Niamh Delmar is a Counselling Psychologist and Mental Health freelance writer. Here, she writes about the link between time spent in nature and peoples' wellbeing.

Research has revealed that spending time in nature improved peoples' wellbeing during the pandemic. Studies have found that even views of green space or nature through a window, or having plants in your home, were of benefit.

Virtual tours and watching shows like David Attenborough’s 'The Blue Planet’ can also promote positive states of mind. However, for those who are able, spending time outdoors has the most positive impact. Being out in the fresh air aids sleep, releases feel-good endorphins and buffers against stress.

Scientists and Psychologists recognise now, more than ever, the role of nature in boosting the immune system, mood and overall wellbeing. Time spent in the fresh air lowers cortisol, adrenaline and noradrenaline and facilitates patches of respite which builds up resilience in a crisis.

In order to gain the maximum dose from nature, we need to engage all our senses and be fully aware. Walking consciously, observing what you see, tuning into the soundscape, feeling the air on your face and inhaling the air deepens the impact.

With people cooped up during lockdowns, they have been drawn to the sea, the mountains, parks and countryside. There has been massive growth in outdoor activities such as cycling, open water swimming, running, walking and hiking. Many people took to gardening. Working and living more in a virtual world has instigated a desire for nature and the great outdoors. At the peak of a mountain or when that first wave hits, it is easier to leave the global troubles behind.

According to Peter Khan, a University of Washington Professor of Psychology and of Environmental and Forest Sciences, experiencing nature can slow our propensity to ruminate which is linked to anxiety, depression and stress. And our scientists have discovered that being outdoors is safer. With fresh air and space between us, the risk of transmission is lower.

When you are outdoors, sunlight provides your body with Vitamin D. In Ireland, during this time of year, getting out earlier in the day is more beneficial. Not only has vitamin D and sunlight been associated with better Covid outcomes, but it has a positive influence on Seasonal Affective Disorder. Light therapy lamps work well in the winter for those who struggle.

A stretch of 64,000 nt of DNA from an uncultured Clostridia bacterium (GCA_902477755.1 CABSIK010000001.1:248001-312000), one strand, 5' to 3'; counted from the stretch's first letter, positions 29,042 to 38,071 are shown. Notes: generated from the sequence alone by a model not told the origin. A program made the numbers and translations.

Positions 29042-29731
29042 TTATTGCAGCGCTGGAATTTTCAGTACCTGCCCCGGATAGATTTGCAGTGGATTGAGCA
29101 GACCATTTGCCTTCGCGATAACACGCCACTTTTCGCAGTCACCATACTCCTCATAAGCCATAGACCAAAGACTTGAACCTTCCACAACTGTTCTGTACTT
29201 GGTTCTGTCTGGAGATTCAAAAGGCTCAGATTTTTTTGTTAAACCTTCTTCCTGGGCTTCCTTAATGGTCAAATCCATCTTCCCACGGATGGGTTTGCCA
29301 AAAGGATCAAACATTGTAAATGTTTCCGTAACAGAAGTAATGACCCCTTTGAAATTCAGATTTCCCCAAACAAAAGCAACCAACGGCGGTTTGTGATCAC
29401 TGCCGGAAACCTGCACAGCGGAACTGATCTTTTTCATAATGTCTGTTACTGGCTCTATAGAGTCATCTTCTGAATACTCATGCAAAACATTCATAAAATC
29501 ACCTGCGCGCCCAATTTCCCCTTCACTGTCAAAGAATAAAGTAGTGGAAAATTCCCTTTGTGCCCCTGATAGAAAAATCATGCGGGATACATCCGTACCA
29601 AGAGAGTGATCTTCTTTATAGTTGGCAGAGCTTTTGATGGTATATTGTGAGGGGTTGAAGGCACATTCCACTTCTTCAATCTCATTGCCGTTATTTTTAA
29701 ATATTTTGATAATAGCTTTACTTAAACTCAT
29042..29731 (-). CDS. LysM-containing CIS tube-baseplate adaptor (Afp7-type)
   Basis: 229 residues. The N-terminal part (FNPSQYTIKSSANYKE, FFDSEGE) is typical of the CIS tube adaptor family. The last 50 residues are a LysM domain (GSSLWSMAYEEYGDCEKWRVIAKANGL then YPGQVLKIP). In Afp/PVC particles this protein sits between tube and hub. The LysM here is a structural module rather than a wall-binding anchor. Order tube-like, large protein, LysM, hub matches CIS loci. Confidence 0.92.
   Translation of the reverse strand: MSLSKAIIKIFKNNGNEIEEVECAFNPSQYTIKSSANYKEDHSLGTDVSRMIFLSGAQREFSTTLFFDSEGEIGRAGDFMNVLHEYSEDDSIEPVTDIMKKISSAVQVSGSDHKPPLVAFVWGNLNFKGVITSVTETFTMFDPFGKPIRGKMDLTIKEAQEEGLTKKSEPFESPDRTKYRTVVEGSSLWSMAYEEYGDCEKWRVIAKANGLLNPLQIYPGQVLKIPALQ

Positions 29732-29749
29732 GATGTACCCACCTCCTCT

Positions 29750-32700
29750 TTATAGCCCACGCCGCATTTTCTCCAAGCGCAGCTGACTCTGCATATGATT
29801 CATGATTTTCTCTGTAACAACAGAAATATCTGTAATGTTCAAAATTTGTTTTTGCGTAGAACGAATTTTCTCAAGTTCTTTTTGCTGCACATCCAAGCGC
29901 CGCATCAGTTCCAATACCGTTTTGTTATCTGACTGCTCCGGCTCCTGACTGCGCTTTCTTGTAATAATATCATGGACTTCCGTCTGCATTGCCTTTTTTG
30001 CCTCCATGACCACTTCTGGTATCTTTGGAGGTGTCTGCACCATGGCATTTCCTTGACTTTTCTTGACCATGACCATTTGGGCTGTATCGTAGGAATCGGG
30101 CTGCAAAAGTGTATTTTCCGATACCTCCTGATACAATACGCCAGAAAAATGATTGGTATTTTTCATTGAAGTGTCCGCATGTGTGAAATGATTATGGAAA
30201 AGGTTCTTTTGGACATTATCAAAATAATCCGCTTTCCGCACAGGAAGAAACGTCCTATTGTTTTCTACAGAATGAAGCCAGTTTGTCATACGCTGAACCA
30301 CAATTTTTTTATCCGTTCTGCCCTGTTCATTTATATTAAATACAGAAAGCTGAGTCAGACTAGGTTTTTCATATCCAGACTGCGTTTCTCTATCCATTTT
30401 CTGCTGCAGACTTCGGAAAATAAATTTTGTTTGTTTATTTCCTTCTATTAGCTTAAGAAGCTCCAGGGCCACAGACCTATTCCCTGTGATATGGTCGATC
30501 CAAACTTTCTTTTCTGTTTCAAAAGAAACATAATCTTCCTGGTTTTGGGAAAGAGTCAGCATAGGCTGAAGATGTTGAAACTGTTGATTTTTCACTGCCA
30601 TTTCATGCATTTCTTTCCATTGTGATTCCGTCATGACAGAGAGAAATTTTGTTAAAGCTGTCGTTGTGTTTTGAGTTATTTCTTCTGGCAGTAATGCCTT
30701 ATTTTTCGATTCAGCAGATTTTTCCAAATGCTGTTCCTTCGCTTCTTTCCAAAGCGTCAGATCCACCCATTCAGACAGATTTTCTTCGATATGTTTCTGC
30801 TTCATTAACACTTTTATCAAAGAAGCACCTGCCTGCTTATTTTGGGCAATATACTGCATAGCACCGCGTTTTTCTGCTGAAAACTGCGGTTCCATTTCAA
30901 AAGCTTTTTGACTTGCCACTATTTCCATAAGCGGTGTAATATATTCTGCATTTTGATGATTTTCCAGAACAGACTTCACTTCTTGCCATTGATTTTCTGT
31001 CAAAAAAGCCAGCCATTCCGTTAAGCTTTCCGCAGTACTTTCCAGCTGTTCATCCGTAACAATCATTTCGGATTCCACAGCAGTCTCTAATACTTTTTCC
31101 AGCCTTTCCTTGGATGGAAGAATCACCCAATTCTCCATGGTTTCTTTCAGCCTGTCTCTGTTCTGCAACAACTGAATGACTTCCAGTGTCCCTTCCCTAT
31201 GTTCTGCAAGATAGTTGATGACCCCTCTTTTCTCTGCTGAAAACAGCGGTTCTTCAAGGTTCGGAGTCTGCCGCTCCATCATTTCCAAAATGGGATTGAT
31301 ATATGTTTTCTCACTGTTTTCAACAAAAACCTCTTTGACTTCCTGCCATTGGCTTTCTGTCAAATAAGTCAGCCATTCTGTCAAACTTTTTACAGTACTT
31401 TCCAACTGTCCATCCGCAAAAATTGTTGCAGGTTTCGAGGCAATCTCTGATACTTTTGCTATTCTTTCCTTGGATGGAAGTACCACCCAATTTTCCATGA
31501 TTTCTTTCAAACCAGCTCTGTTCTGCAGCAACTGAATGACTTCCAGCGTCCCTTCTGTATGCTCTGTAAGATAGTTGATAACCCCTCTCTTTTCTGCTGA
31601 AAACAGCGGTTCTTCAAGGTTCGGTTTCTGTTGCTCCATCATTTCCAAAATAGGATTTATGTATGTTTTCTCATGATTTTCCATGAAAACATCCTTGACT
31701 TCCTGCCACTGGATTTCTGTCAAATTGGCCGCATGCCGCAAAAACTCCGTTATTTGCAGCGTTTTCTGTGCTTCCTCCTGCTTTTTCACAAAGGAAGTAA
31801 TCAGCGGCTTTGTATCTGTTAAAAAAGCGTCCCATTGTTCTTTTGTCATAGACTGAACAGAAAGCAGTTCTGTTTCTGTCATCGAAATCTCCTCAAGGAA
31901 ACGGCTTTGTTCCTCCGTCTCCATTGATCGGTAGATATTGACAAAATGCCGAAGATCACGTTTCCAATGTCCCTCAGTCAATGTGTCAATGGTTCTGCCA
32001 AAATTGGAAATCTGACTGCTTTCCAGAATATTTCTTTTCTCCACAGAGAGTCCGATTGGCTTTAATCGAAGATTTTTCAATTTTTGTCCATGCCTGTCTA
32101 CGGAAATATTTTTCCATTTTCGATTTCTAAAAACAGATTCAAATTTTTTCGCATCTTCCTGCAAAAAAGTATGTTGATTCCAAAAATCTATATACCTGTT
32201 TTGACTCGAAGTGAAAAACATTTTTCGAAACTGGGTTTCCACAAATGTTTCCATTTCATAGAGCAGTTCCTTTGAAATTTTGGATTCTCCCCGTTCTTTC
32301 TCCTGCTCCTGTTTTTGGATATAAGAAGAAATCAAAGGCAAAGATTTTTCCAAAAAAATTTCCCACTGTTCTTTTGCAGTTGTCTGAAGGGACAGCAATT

Studies conducted last year examined links between vitamin D deficiency and Covid 19 infections, with some in the medical profession calling for it to be widely promoted and distributed. In Ireland, approximately one half of adults are deficient in Vitamin D with a high prevalence among older people. Being in the fresh air also provide us with higher levels of oxygen which helps blood vessels in our lungs to dilate and cleanses them.

It is nature's physio for good pulmonary health. This also circulates more oxygen to the brain and promotes serotonin production, lowering blood pressure, heart rate and helping you feel more relaxed, less sluggish and less tired. 

So what are the implications of all this fresh air? We can benefit mentally and physically by getting outdoors more, while protecting ourselves form the virus. It is more of a challenge in our winter, but with the right clothing, raingear, dry robes or swimzis and thermal underwear, it is possible.

For long term commitment, it is important to find your right fit, whether that is mountain-biking, strolling or swimming in the sea. If it is not possible to get outside, the use of virtual images, virtual tours and live streaming outdoor events needs to be accessed by those in hospitals, nursing homes and in other restricted settings.

Read more: 9 ways to be a safe and responsible hiker

Lockdown practices need to facilitate people to get outdoors and among nature, in safe and socially distanced ways. A study led by the Basque technology centre AZTI, and involved the University of Exeter found that people in European countries with the strictest lockdown practices, and disconnected from nature, were most likely to show symptoms of depression and anxiety compared to countries with more relaxed lockdowns allowing people to visit natural sites.

Integration of more green spaces and nature when developing housing developments, especially in urban areas needs to be seen as a necessity. Schools, institutions and all buildings, especially older buildings need to let in more light and ventilation. Workplaces and schools need to facilitate more outdoor activities throughout the day. Outdoor learning, outdoor activities and adventure sports need to be promoted and supported. Protecting our environment also protects nature’s medicine.

The benefits of the fresh air and the outdoors for children and adolescents are well documented. Children gain physically, mentally and behaviourally. Being outside promotes improved learning and wellbeing. Children can be encouraged to spend time outside if there is some sense of fun, adventure or pleasure attached.  

Meeting a friend*, a bike ride, a picnic and a hot chocolate or a treat at the shops after can be helpful motivators. Or they can bring their favourite activities outside, such as art, reading, football, a doll’s pram or enjoy story time. It is a healthy habit that can be developed from a young age.

Potential stresses and strains can de escalate once the family get out the door. Warm clothing, waterproofs and even hot water bottles can help brave the elements and enjoy nature's playground.

We have now a deeper desire to connect with the natural world, no matter how technologically advanced we have become. So look out your window and, as often as you can, wrap up and get out.

*It is important to comply with whatever restrictions are in place at any given time. To keep up to date with the current guidelines, visit